When considering starting a business, it’s easy to get lost in the numbers. It is essential to have a clear idea of the amount of start-up money you will need to avoid cash flow problems until your business begins to generate profit.
Why do I need to know my start-up costs?
Calculating your start-up costs gives you more than just peace of mind. Knowing how much money you need to get started can help you:
● Write your business plan. Every startup needs a business plan that includes a complete list of expenses. The financial part of your business plan should include both costs and assets. From there, you can calculate if you need financing and when you will make a profit.
● Plan your growth. Once you have defined your finances, you can create a growth strategy for your business. Knowing your costs is essential in determining when you can afford to develop new products, hire a larger team, or open a new location.
● Apply for funding. Whether you want to establish a line of credit or obtain a Small Business Administration (SBA) loan, most lenders will ask you about your costs. With your list of expenses and assets, you can clearly show why you owe request funding.
● Look for investors. If you aim to partner with investors or venture capitalists (VCs), you need detailed financial data. Investors often ask to see your start-up costs and expenses to calculate how soon they can get their money back..
How to calculate start-up costs
Adding up the costs of starting a small business requires both research and math. Follow these five steps to assess your start-up expenses.
1. Identify your expenses
Start by noting the start-up costs you’ve already incurred, but don’t stop there. Research the expenses that you are likely to encounter as your business gets closer to launch. Consider these standard start-up costs:
- Business registration fees: Unless you are a sole proprietorship, you must register your business with the state. Most startups must choose a business structure and file documents with the Secretary of State.
- Commercial licenses: Many states require certain types of businesses to be licensed. For example, you may need to pay for a license if you stream online or on TV, or if you take care of children or pets.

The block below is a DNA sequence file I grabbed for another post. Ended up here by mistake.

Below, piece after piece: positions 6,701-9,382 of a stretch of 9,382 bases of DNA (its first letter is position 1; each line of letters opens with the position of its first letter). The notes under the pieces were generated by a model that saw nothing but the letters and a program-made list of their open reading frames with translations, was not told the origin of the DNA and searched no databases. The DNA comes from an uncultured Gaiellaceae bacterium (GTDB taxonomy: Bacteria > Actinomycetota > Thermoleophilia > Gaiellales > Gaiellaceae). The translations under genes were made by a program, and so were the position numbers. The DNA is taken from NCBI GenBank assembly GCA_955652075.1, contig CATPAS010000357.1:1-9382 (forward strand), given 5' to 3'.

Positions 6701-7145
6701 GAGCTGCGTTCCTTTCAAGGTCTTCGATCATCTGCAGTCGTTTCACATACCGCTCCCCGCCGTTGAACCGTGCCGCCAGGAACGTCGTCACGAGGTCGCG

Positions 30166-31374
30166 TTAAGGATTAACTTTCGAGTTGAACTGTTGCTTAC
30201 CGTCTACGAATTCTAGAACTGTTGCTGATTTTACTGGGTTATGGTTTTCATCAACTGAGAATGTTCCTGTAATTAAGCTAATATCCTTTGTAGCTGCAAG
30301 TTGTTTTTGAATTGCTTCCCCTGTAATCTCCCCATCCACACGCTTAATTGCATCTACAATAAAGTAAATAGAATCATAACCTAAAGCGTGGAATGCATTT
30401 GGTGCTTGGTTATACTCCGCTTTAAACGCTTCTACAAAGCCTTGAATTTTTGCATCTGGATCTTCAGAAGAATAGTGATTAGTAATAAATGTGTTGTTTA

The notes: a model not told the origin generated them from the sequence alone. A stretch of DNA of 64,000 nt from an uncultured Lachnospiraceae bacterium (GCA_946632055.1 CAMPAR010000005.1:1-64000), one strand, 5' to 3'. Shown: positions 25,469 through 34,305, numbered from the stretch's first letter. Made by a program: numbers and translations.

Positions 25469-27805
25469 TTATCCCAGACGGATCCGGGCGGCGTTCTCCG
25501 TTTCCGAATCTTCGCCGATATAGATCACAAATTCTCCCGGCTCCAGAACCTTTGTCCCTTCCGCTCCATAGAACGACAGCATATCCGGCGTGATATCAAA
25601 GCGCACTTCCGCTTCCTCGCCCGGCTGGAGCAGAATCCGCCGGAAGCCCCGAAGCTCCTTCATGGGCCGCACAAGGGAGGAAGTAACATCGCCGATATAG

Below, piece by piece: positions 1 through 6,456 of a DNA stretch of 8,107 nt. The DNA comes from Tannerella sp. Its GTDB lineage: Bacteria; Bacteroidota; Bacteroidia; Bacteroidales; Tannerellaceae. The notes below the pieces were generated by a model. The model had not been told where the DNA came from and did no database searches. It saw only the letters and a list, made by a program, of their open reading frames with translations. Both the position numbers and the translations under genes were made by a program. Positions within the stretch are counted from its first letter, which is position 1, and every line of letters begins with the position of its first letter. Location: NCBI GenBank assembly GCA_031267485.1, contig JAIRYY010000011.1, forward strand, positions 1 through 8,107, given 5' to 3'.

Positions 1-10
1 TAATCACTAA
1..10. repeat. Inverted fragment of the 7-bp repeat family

- Equipment: Most businesses need some type of equipment to make products or perform day-to-day tasks. Add up your business expenses for items like computers, smartphones, vehicles, and production systems.
- Stationery: Most businesses also buy basic necessities ranging from pens and paper clips to paper and printer cartridges.
- Consultants: Consider any fees you might pay another company to provide advice or help develop a strategy. Other examples include working with a management analyst or a recruiting expert.
- Pay: This amount should include what you pay your employees and management team as well as yourself.
- Assurance: Calculate both the costs of health insurance and any business insurance you need.
- Office: Whether you are renting an office or paying for a warehouse, write these costs down.
- Inventory: If your business sells products, consider the cost of inventory on hand.
- Marketing: Project your potential costs for marketing your business. Yours might include managing social media, partnering with influencers, or advertising through traditional channels like radio, print, or television.
- Website: Remember to factor in the cost of developing and maintaining your website as well as creating content for it.
- Taxes: Every business pays income tax. Depending on your business, you can also pay sales tax or payroll tax.
- An accountant: Businesses of all sizes often depend on accountants to balance financial books, prepare tax returns, and produce reports.
- Legal: Take into account the fees you pay a lawyer to draft contracts or to help you comply with industry regulations.
2. Estimate your costs
Once you have compiled a list of your business needs, write down the average cost for each category.
Check with your state’s government offices to determine business registration and licensing fees. To estimate the costs of equipment and supplies, you can shop online or request a quote from a supplier.
For other standard costs, you can choose to set aside a percentage of your total budget. For example, many startups budget up to 10% for marketing and at least 20% for business taxes.
3. Do the math
After you’ve estimated your costs, divide the list into one-time and ongoing expenses. Make sure all running expenses reflect a monthly average. Add up your one-time expenses and multiply your current expenses by the number of months until your launch.
The total represents your estimated start-up costs. For example, your list might look like this:
- Business registration fees
- Commercial licenses
- An accountant
4. Add a cushion
Even with a business plan in place, your startup could experience delays and setbacks. Make sure you have enough funds to keep your startup afloat by giving your expenses an extra cushion. Consider budgeting enough to support your business for up to 12 months beyond the target launch date.
5. Put the numbers to work
Finally, run your calculations. Consider fixed and variable costs to help you establish a pricing structure for your products and services. Include your start-up costs in your business plan to help you estimate when your business will become profitable. You can also use your expense sheet to see what type of financing options are available to you from banks, investors and venture capital firms.
Start your business on a solid foundation
Starting a business requires you to follow a disciplined path with countless twists and turns. You can increase your chances of winning the startup game by taking the time to calculate your costs and manage your business expenses.